15. Trampoline Resonator Fabrication for Tests of Quantum Mechanics at High Mass

    Science.gov (United States)

    Weaver, Matthew; Pepper, Brian; Sonin, Petro; Eerkens, Hedwig; Buters, Frank; de Man, Sven; Bouwmeester, Dirk

    2014-03-01

    There has been much interest recently in optomechanical devices that can reach the ground state. Two requirements for achieving ground state cooling are high optical finesse in the cavity and high mechanical quality factor. We present a set of trampoline resonator devices using high stress silicon nitride and superpolishing of mirrors with sufficient finesse (as high as 60,000) and quality factor (as high as 480,000) for ground state cooling in a dilution refrigerator. These devices have a higher mass, between 80 and 100 ng, and lower frequency, between 200 and 500 kHz, than other devices that have been cooled to the ground state, enabling tests of quantum mechanics at a larger mass scale.

  16. High precision measurement of the {eta} meson mass at COSY-ANKE

    Energy Technology Data Exchange (ETDEWEB)

    Goslawski, Paul

    2013-07-01

    Previous measurements of the {eta} meson mass performed at different experimental facilities resulted in very precise data but differ by up to more than eight standard deviations, i.e., 0.5 MeV/c. Interestingly, the difference seems to be dependent on the measuring method: two missing mass experiments, which produce the {eta} meson in the {sup 3}He{eta} final state, deviate from the recent invariant mass ones. In order to clarify this ambiguous situation a high precision mass measurement was realised at the COSY-ANKE facility. Therefore, a set of deuteron laboratory beam momenta and their associated {sup 3}He centre-of-mass momenta was measured in the dp{yields}{sup 3}HeX reaction near the {eta} production threshold. The {eta} meson was identified by the missing mass peak, whereas its mass was extracted by fixing the production threshold. The individual beam momenta were determined with a relative precision of 3 x 10{sup -5} for values just above 3 GeV/c by using a polarised deuteron beam and inducing an artificial depolarising spin resonance occurring at a well-defined frequency. The final state momenta in the two-body reaction dp{yields}{sup 3}He{eta} were investigated in detail by studying the size of the {sup 3}He momentum sphere with the forward detection system of the ANKE spectrometer. Final alignment and momentum calibration of the spectrometer was achieved by a comprehensive study of the {sup 3}He final state momenta as a function of the centre-of-mass angles, taking advantage of the full geometrical acceptance. The value obtained for the mass at COSY-ANKE m{sub {eta}}=(547.873{+-}0.005{sub stat.}{+-}0.027{sub syst.}) MeV/c{sup 2} is therefore worldwide the most precise one. This mass value is contrary to earlier missing mass experiments but it is consistent and competitive with recent invariant mass measurements, in which the meson was detected through its decay products.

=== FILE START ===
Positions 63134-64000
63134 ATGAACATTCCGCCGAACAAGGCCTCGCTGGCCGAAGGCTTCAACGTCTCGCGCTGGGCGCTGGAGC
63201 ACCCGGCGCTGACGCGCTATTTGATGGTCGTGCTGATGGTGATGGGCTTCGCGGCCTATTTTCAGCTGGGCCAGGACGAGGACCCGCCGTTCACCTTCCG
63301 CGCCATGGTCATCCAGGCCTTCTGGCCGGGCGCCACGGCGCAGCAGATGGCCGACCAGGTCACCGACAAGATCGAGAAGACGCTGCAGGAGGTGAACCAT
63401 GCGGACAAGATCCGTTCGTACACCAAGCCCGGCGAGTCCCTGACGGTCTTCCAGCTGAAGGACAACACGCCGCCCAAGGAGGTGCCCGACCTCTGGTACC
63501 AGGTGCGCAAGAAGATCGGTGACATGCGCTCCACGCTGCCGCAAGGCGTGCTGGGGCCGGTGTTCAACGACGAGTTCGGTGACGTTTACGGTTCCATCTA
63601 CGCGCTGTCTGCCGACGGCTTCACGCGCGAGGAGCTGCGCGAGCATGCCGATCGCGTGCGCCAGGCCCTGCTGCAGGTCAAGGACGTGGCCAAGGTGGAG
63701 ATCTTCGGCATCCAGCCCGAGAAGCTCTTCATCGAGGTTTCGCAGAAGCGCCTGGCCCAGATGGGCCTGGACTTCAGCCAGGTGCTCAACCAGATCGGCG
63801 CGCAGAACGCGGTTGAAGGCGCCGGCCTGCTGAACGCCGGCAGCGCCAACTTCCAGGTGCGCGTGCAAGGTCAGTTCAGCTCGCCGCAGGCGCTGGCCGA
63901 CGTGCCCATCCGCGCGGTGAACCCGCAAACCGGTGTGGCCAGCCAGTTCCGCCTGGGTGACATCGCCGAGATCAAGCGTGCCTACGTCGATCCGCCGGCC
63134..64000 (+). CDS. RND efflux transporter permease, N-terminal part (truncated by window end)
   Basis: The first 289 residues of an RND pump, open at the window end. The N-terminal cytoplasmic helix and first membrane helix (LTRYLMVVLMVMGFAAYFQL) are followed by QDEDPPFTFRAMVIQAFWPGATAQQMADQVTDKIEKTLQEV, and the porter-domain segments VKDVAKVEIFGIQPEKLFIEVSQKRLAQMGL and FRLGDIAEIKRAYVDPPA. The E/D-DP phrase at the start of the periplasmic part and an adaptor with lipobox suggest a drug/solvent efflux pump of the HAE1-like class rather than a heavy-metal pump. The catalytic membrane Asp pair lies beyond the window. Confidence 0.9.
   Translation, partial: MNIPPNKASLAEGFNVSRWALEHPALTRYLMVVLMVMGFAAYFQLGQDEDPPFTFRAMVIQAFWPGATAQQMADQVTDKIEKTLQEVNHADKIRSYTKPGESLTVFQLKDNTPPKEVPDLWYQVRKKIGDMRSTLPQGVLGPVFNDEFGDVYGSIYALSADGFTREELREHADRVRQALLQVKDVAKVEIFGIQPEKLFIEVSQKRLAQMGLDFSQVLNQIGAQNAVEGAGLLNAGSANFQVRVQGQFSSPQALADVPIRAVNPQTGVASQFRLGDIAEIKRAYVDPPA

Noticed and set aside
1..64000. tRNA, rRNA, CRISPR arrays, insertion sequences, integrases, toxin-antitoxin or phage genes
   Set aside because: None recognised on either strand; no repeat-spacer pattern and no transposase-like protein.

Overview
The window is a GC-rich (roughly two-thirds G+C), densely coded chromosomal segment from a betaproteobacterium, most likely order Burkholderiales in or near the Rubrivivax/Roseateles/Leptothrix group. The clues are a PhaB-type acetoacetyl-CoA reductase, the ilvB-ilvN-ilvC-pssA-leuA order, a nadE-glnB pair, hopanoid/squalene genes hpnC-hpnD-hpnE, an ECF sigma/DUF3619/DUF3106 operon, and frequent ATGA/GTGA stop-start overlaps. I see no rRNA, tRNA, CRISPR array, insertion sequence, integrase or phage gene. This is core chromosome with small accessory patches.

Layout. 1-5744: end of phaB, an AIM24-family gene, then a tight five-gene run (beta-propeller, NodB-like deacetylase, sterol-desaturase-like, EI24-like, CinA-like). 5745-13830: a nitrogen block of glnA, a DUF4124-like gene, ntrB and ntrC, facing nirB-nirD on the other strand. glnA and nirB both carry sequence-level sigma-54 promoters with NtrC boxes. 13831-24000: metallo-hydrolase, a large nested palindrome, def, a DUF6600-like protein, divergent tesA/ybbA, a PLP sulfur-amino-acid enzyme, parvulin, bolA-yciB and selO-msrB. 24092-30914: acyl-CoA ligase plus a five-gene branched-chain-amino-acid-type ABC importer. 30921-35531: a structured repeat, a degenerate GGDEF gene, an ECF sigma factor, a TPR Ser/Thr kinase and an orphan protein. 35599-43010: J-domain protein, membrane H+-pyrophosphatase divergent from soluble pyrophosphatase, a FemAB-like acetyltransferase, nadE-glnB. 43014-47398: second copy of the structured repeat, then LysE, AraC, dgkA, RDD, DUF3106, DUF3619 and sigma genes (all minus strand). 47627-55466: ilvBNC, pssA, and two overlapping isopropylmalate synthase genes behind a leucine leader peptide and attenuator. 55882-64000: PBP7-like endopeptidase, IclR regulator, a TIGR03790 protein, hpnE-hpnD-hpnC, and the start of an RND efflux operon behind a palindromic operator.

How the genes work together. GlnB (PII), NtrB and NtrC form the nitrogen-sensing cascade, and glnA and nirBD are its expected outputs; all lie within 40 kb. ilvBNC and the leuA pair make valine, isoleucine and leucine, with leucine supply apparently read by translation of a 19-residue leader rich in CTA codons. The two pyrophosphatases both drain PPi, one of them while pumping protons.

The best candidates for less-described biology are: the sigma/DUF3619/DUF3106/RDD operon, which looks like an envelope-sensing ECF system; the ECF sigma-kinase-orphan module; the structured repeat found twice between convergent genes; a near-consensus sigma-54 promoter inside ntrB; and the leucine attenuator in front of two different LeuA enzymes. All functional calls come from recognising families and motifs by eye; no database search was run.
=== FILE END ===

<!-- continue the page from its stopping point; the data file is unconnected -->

17. Radius constraints from high-speed photometry of 20 low-mass white dwarf binaries

    International Nuclear Information System (INIS)

    Hermes, J. J.; Brown, Warren R.; Kilic, Mukremin; Gianninas, A.; Chote, Paul; Sullivan, D. J.; Winget, D. E.; Bell, Keaton J.; Falcon, R. E.; Winget, K. I.; Harrold, Samuel T.; Montgomery, M. H.; Mason, Paul A.

    2014-01-01

    We carry out high-speed photometry on 20 of the shortest-period, detached white dwarf binaries known and discover systems with eclipses, ellipsoidal variations (due to tidal deformations of the visible white dwarf), and Doppler beaming. All of the binaries contain low-mass white dwarfs with orbital periods of less than four hr. Our observations identify the first eight tidally distorted white dwarfs, four of which are reported for the first time here. We use these observations to place empirical constraints on the mass-radius relationship for extremely low-mass (≤0.30 M ☉ ) white dwarfs. We also detect Doppler beaming in several of these binaries, which confirms their high-amplitude radial-velocity variability. All of these systems are strong sources of gravitational radiation, and long-term monitoring of those that display ellipsoidal variations can be used to detect spin-up of the tidal bulge due to orbital decay.

  18. Radius constraints from high-speed photometry of 20 low-mass white dwarf binaries

    Energy Technology Data Exchange (ETDEWEB)

    Hermes, J. J. [Department of Physics, University of Warwick, Coventry CV4 7AL (United Kingdom); Brown, Warren R. [Smithsonian Astrophysical Observatory, 60 Garden Street, Cambridge, MA 02138 (United States); Kilic, Mukremin; Gianninas, A. [Homer L. Dodge Department of Physics and Astronomy, University of Oklahoma, 440 West Brooks Street, Norman, OK 73019 (United States); Chote, Paul; Sullivan, D. J. [School of Chemical and Physical Sciences, Victoria University of Wellington, Wellington 6140 (New Zealand); Winget, D. E.; Bell, Keaton J.; Falcon, R. E.; Winget, K. I.; Harrold, Samuel T.; Montgomery, M. H. [Department of Astronomy, University of Texas at Austin, Austin, TX 78712 (United States); Mason, Paul A., E-mail: j.j.hermes@warwick.ac.uk [Department of Physics, University of Texas at El Paso, El Paso, TX 79968 (United States)